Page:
Three people were killed Tuesday in the town of Gao, in northern Mali, as nearly 1,000 people tried to storm the military headquarters of MINUSMA, the United Nations peacekeeping mission dedicated to stabilizing the country in the wake of the Tuareg insurgency.
The pro-government militias that largely control the region have accused MINUSMA — an acronym that stands for the UN Multidimensional Integrated Stabilization Mission in Mali — of favoring Tuareg separatists, who want to turn northern Mali into an independent state. According to reports, the protesters — mostly young people who oppose the separatist movement — dispute MINUSMA's reported plan to create of "a temporary security zone" in the town of Tabankort, 70 miles north of Gao. The measure would effectively force the loyalists fighting the Tuareg to lay down their arms.
It was the second day of demonstrations outside the MINUSMA base, and protesters hurled stones and Molotov cocktails at UN peacekeepers, injuring two. On Tuesday, MINUSMA troops tried to disperse the demonstrators with tear gas, and fired warning shots before panicking and allegedly opening fire on the crowd, a Malian military source told Reuters.
MINUSMA spokesman Olivier Salgado denied the report that the troops fired on the protesters.
"According to our information, our troops did not open fire on the protesters," Salgado told VICE News. "We are trying to understand what happened. That's why we launched an investigation last night."
The protests came one week after Tuareg militias attacked MINUSMA troops in the town of Tabankort, prompting UN troops to bomb a rebel vehicle.
In an attempt to restore peace in the region, MINUSMA launched negotiations with various rebel groups, which led to the agreement over the contested "security" zone. But the deal was still in its draft stage, and was in no way a binding bilateral agreement between the MINUSMA and the Tuareg.
"This was a working document, still in progress, which was presented by some as an official document outlining a definitive agreement," Salgado said. "Negotiations had just begun, we were far from having reached a deal."
The agreement has since been scrapped.
Salgado said that "loyalist militias were consulted form the get-go, alongside the Tuareg," to find a solution to the crisis and ensure the protection of civilians in the region. "This document was a diplomatic shuttle between the various parties, and was due to be evaluated by the UN before being submitted to the government," he added.
There was apparently confusion over the binding nature of the agreement, leading loyalists to believe the Tuareg had been given preferential treatment by MINUSMA.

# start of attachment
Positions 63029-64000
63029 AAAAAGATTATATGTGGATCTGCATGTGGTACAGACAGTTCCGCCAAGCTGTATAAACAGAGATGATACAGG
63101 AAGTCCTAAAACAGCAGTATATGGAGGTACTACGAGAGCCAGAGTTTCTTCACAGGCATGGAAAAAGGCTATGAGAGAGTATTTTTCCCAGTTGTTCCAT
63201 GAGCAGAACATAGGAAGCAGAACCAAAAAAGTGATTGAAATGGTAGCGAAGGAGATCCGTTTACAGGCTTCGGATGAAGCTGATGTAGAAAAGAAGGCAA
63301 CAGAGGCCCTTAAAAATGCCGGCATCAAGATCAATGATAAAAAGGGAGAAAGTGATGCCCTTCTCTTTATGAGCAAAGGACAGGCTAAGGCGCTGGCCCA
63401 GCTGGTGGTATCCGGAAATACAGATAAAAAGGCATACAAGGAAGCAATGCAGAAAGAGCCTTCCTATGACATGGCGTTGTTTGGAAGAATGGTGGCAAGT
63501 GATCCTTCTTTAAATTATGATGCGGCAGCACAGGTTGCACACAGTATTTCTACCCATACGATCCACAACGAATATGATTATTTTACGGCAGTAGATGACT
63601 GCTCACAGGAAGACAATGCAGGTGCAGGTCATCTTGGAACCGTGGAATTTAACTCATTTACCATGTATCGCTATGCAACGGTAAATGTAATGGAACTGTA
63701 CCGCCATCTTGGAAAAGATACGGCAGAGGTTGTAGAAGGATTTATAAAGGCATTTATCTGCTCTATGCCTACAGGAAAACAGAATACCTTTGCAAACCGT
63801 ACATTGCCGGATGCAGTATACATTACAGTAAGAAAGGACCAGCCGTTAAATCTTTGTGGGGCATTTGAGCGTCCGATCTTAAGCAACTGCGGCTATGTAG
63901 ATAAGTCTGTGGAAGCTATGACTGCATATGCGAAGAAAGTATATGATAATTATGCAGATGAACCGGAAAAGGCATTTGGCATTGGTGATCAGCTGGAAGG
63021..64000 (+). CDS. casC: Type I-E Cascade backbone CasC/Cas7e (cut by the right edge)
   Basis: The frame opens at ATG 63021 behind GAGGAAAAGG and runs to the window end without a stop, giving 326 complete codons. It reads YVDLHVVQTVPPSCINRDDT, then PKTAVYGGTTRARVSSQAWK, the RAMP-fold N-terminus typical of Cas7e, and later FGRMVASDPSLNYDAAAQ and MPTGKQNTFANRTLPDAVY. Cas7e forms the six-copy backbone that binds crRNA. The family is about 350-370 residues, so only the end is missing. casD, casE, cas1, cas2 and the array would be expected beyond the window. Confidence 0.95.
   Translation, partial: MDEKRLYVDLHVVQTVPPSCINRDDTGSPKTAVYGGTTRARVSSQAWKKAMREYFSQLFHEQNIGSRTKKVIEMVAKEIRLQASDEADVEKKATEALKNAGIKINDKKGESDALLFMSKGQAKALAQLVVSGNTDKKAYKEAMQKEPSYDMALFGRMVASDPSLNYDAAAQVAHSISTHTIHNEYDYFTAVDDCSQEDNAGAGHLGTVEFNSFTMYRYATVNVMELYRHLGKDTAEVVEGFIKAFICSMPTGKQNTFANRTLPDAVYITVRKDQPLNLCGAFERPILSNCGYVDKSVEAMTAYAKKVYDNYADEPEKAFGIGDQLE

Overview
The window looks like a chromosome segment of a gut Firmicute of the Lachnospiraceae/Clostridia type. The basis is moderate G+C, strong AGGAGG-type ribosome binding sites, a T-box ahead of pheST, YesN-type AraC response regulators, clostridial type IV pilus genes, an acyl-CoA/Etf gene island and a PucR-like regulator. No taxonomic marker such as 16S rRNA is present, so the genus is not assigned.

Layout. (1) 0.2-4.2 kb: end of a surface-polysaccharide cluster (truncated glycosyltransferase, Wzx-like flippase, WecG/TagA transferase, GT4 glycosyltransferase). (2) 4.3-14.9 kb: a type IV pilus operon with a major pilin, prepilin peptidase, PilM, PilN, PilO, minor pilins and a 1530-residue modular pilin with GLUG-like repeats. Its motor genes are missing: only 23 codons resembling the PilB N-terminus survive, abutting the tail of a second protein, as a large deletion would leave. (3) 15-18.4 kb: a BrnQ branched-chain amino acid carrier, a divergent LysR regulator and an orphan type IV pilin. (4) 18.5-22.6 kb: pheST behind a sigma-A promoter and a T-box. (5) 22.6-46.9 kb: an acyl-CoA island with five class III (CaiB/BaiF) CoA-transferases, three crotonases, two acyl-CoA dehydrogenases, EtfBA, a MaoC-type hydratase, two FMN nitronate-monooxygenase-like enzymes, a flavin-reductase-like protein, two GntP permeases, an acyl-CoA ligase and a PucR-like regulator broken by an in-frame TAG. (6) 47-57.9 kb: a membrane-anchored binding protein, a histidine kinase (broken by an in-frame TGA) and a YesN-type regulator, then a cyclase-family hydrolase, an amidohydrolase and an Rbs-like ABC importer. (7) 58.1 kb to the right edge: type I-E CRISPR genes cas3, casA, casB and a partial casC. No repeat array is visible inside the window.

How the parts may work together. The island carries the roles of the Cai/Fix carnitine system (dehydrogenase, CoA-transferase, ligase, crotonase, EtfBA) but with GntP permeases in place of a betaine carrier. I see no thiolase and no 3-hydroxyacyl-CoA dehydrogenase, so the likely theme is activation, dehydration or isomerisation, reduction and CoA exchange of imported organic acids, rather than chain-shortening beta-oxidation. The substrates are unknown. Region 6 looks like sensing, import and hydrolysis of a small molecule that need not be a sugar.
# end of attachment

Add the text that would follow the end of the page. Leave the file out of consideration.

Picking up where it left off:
Alain Antil, a researcher at the French Institute for International Relations who specializes in the Sahel region, speculated that one of the parties involved in the negotiations may have become displeased and leaked the details. Salgado, however, insisted that, "there was never any intention to hide anything from anyone."
Antil said the number of groups that are active in northern Mali make for "a very complex situation." The country was plunged into chaos in March 2012 after Tuareg rebels from Mali's National Movement for the Liberation of Azawad (MNLA) joined armed Islamist groups like Ansar Dine, al Qaeda in the Islamic Maghreb (AQIM), and the Movement for Unity and Jihad in West Africa (MUJWA) after a coup by Gen. Amadou Sanogo.
In January 2013, Islamist forces launched an unprecedented attack on the south of the country, triggering French military intervention. Operation Serval successfully halted the militant advance, and helped the Malian government regain control of northern Mali, including the Islamist stronghold of Gao.
"Islamist Salafist groups are still present in northern Mali, but no longer have the capacity to gain control of the region like they did in 2012, before they were weakened by the French army," Antil said.
The Tuareg separatists, who mostly live north of Timbuktu, advocate for an independent homeland they call Azawad. According to Antil, the Malian army is "very weak," but supported by three pro-government militias: the Imghad and Allies Tuareg Self-Defense Group (GATIA), the pro-government wing of the Arab Movement of Azawad (MAA), and the Coordination of Patriotic Resistance Forces and Movements (CMFPR). "These militias are in charge of compensating for the weaknesses of the regular Malian army," Antil explained.
Loyalist militias and Tuareg rebel forces in the region clash regularly. On Tuesday, a dozen people died 120 miles north of Gao in an attack that was later claimed by GATIA.
MINUSMA inherited the peacekeeping mission in northern Mali after operation Serval came to an end in July 2014 and France redeployed its troops as part of Operation Barkhane, an anti-Islamist campaign across Africa's Sahel region. Antil said the UN troops work mainly to secure towns and major thoroughfares, not coordinate attacks and offensives.
"For several months, people had been complaining that the MINUSMA was not being sufficiently proactive," Antil said. "It's going to assert itself more and more in the region, especially now that French forces have been scaled down."
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